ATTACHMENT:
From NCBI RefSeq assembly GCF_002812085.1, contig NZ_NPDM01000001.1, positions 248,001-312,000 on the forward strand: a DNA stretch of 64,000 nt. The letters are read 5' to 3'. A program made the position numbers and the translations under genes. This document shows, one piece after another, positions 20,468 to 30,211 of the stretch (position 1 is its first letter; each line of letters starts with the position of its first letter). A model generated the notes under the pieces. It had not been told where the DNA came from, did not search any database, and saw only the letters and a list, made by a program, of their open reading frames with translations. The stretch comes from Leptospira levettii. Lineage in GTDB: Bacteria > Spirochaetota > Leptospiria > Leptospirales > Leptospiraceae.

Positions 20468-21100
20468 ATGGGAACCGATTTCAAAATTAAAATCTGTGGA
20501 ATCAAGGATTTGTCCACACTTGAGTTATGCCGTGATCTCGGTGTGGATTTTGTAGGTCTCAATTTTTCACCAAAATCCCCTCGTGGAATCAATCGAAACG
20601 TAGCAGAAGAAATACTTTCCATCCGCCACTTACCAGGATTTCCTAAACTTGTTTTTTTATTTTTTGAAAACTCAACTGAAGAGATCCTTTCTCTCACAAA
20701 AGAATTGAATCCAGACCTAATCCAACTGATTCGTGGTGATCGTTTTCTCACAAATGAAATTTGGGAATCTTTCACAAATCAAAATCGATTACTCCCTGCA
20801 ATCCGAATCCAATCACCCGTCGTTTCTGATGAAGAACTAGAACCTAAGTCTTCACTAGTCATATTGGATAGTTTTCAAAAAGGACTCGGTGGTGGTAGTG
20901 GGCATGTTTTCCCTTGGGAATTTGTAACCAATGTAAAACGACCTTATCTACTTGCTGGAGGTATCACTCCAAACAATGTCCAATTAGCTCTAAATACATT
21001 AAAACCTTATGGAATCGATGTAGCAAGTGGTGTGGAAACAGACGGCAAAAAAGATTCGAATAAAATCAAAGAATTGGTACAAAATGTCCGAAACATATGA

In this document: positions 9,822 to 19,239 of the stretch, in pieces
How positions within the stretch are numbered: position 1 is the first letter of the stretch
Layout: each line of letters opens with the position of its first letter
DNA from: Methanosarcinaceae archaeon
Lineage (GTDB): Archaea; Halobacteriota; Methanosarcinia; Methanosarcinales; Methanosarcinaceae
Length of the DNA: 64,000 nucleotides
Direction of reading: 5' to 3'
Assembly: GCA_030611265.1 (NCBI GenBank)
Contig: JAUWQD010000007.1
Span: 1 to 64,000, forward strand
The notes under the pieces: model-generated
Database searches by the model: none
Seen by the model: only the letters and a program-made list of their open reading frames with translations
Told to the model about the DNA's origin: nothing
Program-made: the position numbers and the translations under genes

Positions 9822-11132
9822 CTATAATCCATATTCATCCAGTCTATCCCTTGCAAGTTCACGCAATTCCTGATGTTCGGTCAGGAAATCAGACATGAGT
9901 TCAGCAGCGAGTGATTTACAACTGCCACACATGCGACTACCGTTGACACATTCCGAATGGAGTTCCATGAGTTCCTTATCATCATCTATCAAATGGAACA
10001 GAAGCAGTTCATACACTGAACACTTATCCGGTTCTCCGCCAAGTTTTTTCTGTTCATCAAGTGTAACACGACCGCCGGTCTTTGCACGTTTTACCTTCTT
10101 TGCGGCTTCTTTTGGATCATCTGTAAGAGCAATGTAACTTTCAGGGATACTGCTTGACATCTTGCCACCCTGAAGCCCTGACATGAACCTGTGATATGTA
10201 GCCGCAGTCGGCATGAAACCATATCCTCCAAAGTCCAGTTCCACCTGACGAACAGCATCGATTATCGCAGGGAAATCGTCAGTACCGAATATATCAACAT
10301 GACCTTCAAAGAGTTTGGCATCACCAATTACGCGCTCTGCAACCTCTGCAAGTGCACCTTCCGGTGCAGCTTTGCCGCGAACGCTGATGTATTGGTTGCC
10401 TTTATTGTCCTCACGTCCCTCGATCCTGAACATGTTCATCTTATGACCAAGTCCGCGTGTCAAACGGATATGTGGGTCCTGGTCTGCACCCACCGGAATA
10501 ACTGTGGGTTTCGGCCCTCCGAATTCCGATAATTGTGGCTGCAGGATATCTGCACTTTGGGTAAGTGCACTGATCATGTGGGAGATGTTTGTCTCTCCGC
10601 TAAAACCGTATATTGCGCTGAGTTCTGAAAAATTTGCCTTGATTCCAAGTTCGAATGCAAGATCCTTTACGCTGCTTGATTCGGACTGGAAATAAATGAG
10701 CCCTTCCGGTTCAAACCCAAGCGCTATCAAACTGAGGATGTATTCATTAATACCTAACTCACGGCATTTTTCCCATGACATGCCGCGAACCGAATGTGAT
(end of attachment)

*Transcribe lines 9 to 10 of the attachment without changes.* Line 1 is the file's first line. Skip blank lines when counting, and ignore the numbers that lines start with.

21001 AAAACCTTATGGAATCGATGTAGCAAGTGGTGTGGAAACAGACGGCAAAAAAGATTCGAATAAAATCAAAGAATTGGTACAAAATGTCCGAAACATATGA

In this document: positions 9,822 to 19,239 of the stretch, in pieces